Wednesday, February 6, 2019

Music Review //
Post Death Soundtrack
"It Will Come Out Of Nowhere" //

Though I might be alone in this (or at least in the minority) to see the title "It Will Come Out Of Nowhere" just makes me think of when the RKO went viral for a short time.   It may not be what anyone else thinks, but hey, maybe Post Death Soundtrack can have a song featured on one of those WWE shows.   Their shows tend to have average songs but they did do one with The Prodigy/ho99o9 recently so there is hope, and PDS could help them move in the right direction to finding songs by artists who don't make songs that all sound the same.

You should already know the song "Chosen Sons" by now and if you don't shame on you.   The distorted beats and darkness kick off this album and in a sense it does seem that the title is right on because you can't possibly prepare for the trip you are about to take.   "Crumbs" has these great beats and then somehow manages to find this dark piano riff.  I'm thinking of this one as being somewhere between Linkin Park and early Filter (specifically "Short Bus" because that's the only Filter album I listen to and enjoy) but it could just as easily feel like something from that film "Repo! A Genetic Rock Opera", which I don't think I've ever been able to make reference to before.

"Dark Matter" goes deeper like NIN and there are elements of Blue October in here as well.    There's this breakdown in "Dark Matter"- which is quite possibly my favorite song on the album- where it gets just screamy like metal and the words are about how death is so close today.   Death is always getting closer though, isn't it?   That's the funny thing about this album as well-- it's easy to get caught up in the music but you really need to go through and pay attention to these lyrics as well.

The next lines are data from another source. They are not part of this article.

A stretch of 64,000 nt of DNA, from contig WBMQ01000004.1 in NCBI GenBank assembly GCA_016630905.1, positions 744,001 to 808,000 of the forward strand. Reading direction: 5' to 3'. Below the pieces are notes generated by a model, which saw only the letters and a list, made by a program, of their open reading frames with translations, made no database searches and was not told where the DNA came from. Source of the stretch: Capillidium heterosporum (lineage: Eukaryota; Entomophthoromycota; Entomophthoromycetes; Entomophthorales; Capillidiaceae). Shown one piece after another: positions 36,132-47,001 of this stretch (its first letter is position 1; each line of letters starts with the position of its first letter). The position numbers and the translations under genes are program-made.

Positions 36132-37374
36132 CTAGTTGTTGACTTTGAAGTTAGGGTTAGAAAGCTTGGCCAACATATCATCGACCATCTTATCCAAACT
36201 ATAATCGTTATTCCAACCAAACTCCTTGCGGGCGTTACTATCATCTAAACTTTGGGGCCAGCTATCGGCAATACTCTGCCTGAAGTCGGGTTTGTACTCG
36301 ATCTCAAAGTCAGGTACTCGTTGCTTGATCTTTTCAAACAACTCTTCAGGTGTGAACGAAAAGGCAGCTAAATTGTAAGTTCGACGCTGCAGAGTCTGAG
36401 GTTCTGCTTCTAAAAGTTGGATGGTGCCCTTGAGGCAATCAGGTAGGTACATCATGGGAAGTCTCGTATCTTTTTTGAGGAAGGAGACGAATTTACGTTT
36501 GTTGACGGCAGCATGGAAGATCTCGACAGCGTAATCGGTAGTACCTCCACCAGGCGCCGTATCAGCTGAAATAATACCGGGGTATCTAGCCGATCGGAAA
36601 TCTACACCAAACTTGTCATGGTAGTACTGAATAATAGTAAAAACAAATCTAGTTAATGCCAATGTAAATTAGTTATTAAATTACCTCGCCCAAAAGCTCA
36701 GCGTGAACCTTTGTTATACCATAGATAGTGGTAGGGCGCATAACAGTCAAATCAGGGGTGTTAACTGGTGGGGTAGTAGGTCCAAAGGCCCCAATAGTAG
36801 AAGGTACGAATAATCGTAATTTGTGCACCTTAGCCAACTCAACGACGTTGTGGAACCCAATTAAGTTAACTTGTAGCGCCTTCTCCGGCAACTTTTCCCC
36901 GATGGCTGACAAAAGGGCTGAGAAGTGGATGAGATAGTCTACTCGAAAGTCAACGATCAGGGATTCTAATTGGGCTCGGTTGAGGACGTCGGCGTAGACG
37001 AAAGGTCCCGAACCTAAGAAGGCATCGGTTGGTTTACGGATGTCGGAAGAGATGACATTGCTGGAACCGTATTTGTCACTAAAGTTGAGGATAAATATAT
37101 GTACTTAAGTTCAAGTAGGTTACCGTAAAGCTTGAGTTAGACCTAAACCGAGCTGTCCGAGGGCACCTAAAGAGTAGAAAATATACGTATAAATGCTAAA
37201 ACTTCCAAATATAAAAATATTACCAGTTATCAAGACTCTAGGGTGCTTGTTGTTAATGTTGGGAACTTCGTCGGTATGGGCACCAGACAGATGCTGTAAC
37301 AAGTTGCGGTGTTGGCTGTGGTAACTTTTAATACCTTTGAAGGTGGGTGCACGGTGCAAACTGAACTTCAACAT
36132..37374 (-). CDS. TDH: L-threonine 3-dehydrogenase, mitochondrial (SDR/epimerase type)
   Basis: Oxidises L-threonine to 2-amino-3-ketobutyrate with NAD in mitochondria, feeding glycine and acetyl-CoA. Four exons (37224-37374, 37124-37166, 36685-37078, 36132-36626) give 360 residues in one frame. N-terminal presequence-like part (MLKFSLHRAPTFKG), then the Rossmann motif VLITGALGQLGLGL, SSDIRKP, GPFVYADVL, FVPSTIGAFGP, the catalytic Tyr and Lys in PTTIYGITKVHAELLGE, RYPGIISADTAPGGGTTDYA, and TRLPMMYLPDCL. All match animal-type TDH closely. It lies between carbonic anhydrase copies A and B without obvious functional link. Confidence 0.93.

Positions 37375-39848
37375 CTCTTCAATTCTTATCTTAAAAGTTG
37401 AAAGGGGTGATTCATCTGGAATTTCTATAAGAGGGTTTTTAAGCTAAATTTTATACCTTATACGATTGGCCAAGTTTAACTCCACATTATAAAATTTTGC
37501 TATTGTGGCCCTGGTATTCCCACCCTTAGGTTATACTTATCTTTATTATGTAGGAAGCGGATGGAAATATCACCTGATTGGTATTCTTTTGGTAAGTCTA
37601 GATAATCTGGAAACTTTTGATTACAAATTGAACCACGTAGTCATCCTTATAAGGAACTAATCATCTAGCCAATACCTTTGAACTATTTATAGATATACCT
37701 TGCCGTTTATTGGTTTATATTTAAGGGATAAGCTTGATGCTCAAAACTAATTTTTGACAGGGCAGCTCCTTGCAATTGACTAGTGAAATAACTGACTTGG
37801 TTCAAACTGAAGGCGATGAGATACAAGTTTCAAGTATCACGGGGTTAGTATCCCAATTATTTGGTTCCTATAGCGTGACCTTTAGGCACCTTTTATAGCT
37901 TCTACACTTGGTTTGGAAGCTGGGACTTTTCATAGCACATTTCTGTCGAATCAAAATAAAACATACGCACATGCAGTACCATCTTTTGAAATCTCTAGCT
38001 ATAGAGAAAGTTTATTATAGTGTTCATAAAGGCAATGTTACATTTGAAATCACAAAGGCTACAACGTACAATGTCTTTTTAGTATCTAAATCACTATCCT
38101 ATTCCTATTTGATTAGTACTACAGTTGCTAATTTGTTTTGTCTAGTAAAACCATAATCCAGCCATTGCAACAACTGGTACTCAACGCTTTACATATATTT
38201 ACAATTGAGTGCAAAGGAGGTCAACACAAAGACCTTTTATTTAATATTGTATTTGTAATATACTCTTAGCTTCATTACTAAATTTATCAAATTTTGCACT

Dark electronics really open things up on "Expect No Sympathy" and as it feels closer to techno almost I have to think of artists such as Atari Teenage Riot.    These eleven songs are divided in half, as the first five and second five are melted together with a song called "Ramona Hills" in the sixth spot.    There is just a quiet air about this song.   It's minimal and ambient and feels like the calm before the storm.    It has a dual purpose though as it can act as that calm to kind of bring you down from the first five songs, but it can also prepare you in that way for the second half of the album.

"Benediction" has this more traditional Indian sound, which feels spiritual and makes me think even more of Blue October for some reason.   "Piercing The Veil" get darker, slower and somehow finds this trippy hole where it can reflect on something such as Pink Floyd.   "Fallout" has those electronic vocals like Frampton and for the first time I really think this album reminds me of Korn, but none of these references are to the point where I want to write this off as being "nu metal"-- it has just enough of these elements in it (Linkin Park and Korn, for example) to make me appreciate it.

"Pathless Land" comes out more like NIN- "The Fragile" era- and then the final song comes out swinging with these drums like NIN in the "Head Like A Hole" era.    Sometimes an album will go out with a sadder song, a ballad of sorts- thinking of NIN it's like how they closed out "The Downward Spiral" with "Hurt".   But Post Death Soundtrack chooses to go out with a bang and the energy of this album is something that cannot be controlled, though I'm not entirely sure why anyone would want to try and stop it.

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